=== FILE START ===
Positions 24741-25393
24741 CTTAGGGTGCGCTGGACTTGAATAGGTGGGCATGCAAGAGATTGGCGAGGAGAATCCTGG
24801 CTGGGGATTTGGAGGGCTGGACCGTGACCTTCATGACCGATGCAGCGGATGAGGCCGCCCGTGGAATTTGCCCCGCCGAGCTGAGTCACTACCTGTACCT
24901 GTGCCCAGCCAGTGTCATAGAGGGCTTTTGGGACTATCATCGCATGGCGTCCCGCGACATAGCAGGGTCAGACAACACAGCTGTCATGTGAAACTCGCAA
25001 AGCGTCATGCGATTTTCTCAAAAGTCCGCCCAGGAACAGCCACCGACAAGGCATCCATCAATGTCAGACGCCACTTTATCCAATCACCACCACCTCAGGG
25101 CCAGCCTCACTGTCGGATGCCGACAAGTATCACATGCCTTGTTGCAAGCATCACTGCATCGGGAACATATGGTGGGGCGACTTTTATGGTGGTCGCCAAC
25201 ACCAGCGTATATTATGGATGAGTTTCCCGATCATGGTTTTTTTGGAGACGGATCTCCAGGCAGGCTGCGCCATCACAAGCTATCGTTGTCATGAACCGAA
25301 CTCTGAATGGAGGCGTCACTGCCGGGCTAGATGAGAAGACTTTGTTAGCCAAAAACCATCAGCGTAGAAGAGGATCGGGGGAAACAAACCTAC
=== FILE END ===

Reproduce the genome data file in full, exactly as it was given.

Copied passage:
Positions 24741-25393
24741 CTTAGGGTGCGCTGGACTTGAATAGGTGGGCATGCAAGAGATTGGCGAGGAGAATCCTGG
24801 CTGGGGATTTGGAGGGCTGGACCGTGACCTTCATGACCGATGCAGCGGATGAGGCCGCCCGTGGAATTTGCCCCGCCGAGCTGAGTCACTACCTGTACCT
24901 GTGCCCAGCCAGTGTCATAGAGGGCTTTTGGGACTATCATCGCATGGCGTCCCGCGACATAGCAGGGTCAGACAACACAGCTGTCATGTGAAACTCGCAA
25001 AGCGTCATGCGATTTTCTCAAAAGTCCGCCCAGGAACAGCCACCGACAAGGCATCCATCAATGTCAGACGCCACTTTATCCAATCACCACCACCTCAGGG
25101 CCAGCCTCACTGTCGGATGCCGACAAGTATCACATGCCTTGTTGCAAGCATCACTGCATCGGGAACATATGGTGGGGCGACTTTTATGGTGGTCGCCAAC
25201 ACCAGCGTATATTATGGATGAGTTTCCCGATCATGGTTTTTTTGGAGACGGATCTCCAGGCAGGCTGCGCCATCACAAGCTATCGTTGTCATGAACCGAA
25301 CTCTGAATGGAGGCGTCACTGCCGGGCTAGATGAGAAGACTTTGTTAGCCAAAAACCATCAGCGTAGAAGAGGATCGGGGGAAACAAACCTAC